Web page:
How does one celebrate the opening of a new bakery café? If you're Zak Stern, AKA Zak the Baker, you hire a band to play bluegrass tunes, you bake a bunch of bread, and you line your counters with sunflowers, wine bottles, and a handle of whiskey.
Donors, supporters, friends, and family gathered Sunday to break in the Wynwood bakery (405 NW 26th St.), tucked away from the landscape of bars, galleries, and trendy restaurants. Children and adults eagerly spread guacamole, hummus, beets, and feta on thick, rustic slices of sourdough, and Zak stood behind the counter while clapping to the music.
"I think the bread we make is very good," Zak said. "I don't think it's a revolution. I don't think we've invented anything. Its just that we've taken the time to do it right."
So far, doing it right has paid off. Thanks to a Kickstarter campaign that raised more than its $30,000 goal, Zak and his wife/partner, Batsheva Wulfsohn, successfully moved from Hialeah to Wynwood. The former warehouse is open and inviting, with everything in plain sight: freshly baked loaves, wooden counter tops, cooling racks, and industrial ovens. The bakery feels like a friend's home.
"I really think this is going to be a cornerstone of this neighborhood," Zak said. "It will add something wholesome to this neighborhood."
It's not just the dough Zak refers to when he talks about bringing something wholesome to Miami. He makes an effort to use local ingredients from places such as Little River Market Garden and Paradise Farms, employs a local artist for his wooden tables and chairs, and all of the mugs and dishware will be thrown by local potters. Where others cut corners or rely on run-of-the-mill options, Zak goes slow and values quality.
And while the bakery is up and running, the café is still evolving. This Monday, they hope to offer customers a limited menu -- an array of open-faced toasts with approachable but sophisticated spreads. To think of a café offering only toast might seem ludicrous -- but only if you haven't tried the bread. With options such as multigrain, walnut 'n' cranberry, sesame, Jewish rye, olive 'n' za'ata, sunflower, plum fennel 'n' rye, and challah, we'd be happy with a slice and a cup of coffee. Soon, though, the café will showcase soups, salads, and sandwiches.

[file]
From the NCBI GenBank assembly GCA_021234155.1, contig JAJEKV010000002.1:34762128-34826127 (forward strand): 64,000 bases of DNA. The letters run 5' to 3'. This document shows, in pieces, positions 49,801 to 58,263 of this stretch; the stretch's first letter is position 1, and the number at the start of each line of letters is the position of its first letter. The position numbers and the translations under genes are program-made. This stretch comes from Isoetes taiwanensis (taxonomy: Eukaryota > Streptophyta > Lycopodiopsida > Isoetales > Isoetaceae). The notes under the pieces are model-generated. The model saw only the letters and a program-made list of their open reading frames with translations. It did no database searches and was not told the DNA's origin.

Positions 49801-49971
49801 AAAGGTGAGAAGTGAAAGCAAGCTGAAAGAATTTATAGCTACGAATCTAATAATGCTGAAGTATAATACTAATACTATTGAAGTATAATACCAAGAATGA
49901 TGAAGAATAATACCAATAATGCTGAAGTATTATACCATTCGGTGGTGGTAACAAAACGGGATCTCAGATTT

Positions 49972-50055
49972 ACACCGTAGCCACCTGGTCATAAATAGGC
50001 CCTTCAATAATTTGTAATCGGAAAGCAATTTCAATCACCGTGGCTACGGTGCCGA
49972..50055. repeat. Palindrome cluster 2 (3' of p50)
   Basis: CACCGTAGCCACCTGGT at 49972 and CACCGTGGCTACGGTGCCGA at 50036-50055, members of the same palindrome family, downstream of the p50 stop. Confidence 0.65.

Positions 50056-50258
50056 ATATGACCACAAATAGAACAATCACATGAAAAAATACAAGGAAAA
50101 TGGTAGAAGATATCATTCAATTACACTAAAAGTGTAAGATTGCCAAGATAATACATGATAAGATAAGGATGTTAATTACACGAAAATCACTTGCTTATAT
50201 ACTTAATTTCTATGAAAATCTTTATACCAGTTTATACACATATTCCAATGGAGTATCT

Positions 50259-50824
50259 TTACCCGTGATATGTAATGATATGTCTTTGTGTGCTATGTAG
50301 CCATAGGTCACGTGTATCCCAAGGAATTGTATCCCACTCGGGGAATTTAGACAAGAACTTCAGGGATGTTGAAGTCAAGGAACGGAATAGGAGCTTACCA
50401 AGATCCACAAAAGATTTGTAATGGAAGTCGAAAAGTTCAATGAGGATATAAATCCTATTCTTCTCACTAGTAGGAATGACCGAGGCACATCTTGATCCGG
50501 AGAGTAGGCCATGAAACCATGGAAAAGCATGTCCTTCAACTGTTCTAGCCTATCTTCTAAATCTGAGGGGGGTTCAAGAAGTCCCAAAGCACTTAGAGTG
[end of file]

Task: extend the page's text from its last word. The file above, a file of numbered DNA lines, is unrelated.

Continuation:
Of course, with all the praise, success, and well wishes, there's always the danger that a young baker like Zak could lose sight of his mission, especially in fickle Miami. Then again:
"I think we make great fucking bread, but I don't think I'm the messiah of bread or anything," Zak said. "We're just mixing flour and water, and we're doing it the old-fashioned way."
All hail the old-fashioned way.
Zak the Baker is open Sunday through Friday and is certified kosher.
Keep Miami New Times Free... Since we started Miami New Times, it has been defined as the free, independent voice of Miami, and we would like to keep it that way. Offering our readers free access to incisive coverage of local news, food and culture. Producing stories on everything from political scandals to the hottest new bands, with gutsy reporting, stylish writing, and staffers who've won everything from the Society of Professional Journalists' Sigma Delta Chi feature-writing award to the Casey Medal for Meritorious Journalism. But with local journalism's existence under siege and advertising revenue setbacks having a larger impact, it is important now more than ever for us to rally support behind funding our local journalism. You can help by participating in our "I Support" membership program, allowing us to keep covering Miami with no paywalls.